Harvey Newstrom wrote:
> People work toward basic needs, such as food, first. After food, shelter,
> finances are taken care of, then social bonding will become important.
> Social bonding is secondary to the immediate physical needs.
One must distinguish task, kinship and informal social groups. In gregarious species such as ours, I suppose coorperation for hunting, gathering and mutual defense, i.e. task-oriented bonding, especially among early nomadic communities, would have been coincident historically with the "work toward basic needs" you describe.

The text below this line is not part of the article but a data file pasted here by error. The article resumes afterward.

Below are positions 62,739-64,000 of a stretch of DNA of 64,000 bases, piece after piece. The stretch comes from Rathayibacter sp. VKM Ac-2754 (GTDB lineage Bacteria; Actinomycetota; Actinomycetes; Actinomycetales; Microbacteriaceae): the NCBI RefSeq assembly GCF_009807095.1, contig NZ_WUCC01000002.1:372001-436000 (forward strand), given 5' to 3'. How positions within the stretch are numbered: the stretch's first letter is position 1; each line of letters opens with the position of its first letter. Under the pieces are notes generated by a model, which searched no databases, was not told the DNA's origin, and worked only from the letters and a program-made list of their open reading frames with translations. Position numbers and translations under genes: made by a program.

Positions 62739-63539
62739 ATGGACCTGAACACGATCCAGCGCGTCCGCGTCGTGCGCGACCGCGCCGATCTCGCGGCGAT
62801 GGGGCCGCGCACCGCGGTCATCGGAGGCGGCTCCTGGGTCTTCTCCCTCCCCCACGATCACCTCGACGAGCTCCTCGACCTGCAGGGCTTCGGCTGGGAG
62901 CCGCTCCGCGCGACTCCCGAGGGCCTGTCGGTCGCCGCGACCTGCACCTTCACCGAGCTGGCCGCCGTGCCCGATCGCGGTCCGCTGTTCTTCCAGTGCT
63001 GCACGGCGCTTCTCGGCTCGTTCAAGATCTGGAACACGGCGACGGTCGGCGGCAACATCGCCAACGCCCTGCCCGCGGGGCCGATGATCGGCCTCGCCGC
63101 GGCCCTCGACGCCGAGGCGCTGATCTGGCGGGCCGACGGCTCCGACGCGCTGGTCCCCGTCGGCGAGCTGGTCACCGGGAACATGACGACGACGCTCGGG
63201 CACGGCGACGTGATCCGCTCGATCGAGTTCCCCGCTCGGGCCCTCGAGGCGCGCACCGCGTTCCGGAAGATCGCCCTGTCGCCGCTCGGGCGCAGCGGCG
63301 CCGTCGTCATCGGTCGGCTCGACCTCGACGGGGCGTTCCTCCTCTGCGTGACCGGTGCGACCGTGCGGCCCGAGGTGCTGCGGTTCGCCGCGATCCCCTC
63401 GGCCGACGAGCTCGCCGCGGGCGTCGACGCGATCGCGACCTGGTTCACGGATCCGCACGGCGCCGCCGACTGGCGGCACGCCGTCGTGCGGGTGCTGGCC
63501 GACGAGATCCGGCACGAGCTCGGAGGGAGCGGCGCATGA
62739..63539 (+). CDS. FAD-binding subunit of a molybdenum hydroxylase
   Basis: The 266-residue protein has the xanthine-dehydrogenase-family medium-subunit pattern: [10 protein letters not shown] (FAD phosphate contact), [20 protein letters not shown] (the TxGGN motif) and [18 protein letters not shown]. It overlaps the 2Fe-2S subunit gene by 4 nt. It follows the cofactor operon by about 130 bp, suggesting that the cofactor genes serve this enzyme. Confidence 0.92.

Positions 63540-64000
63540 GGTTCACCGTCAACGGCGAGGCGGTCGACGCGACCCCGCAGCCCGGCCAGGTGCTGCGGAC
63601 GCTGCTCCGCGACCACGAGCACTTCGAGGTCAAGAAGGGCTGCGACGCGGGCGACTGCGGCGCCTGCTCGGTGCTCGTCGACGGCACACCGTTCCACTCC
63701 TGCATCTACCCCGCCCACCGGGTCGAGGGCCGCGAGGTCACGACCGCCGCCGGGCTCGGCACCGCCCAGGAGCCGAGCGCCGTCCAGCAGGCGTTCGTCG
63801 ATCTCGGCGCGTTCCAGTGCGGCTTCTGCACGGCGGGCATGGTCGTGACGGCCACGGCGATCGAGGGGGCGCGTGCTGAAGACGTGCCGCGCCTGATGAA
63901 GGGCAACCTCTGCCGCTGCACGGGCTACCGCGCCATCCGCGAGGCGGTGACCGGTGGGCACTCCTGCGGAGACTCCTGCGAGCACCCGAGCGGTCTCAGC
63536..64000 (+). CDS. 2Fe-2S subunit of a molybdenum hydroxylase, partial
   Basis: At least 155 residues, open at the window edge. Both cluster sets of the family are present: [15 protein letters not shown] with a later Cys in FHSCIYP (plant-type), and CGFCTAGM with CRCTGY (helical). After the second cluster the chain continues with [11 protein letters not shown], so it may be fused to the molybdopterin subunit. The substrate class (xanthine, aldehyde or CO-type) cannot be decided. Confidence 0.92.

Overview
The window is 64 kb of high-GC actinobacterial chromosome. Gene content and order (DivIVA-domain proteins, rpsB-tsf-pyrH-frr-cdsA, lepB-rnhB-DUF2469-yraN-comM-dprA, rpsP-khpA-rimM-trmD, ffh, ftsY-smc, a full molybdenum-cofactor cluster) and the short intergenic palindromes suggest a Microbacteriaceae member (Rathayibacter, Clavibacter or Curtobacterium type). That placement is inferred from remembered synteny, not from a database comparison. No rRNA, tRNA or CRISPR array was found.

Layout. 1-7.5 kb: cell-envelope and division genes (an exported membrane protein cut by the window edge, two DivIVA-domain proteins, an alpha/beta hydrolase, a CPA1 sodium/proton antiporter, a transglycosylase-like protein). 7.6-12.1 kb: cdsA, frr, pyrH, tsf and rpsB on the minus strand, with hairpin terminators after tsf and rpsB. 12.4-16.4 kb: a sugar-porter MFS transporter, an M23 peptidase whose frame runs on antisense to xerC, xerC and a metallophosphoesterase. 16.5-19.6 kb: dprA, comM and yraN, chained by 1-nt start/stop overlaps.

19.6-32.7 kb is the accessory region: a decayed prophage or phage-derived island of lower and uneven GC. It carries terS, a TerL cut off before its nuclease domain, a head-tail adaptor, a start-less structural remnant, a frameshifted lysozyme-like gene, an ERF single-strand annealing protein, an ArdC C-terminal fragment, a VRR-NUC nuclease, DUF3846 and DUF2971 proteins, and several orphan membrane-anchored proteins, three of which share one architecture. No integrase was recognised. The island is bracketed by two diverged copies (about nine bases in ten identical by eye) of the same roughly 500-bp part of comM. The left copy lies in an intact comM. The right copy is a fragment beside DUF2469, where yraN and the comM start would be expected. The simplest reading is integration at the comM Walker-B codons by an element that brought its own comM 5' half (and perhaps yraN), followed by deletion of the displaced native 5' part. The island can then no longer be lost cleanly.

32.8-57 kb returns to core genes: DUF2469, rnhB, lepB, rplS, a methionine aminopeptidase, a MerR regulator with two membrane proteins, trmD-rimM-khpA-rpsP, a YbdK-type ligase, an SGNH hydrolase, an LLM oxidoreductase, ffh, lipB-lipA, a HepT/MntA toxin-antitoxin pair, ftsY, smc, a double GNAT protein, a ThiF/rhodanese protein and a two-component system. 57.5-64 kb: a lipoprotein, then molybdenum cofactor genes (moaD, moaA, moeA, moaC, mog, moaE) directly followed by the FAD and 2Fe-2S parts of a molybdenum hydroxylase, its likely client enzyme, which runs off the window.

> ----- Original Message -----
> From: Cynthia <email@example.com>
> To: <firstname.lastname@example.org>
> Sent: Tuesday, November 09, 1999 10:15 am
> Subject: Re: Will there be time to Relax?
> > I think in time of plenty, social bonds widen. People in extreme poverty
> > tend to only care about their immediate family.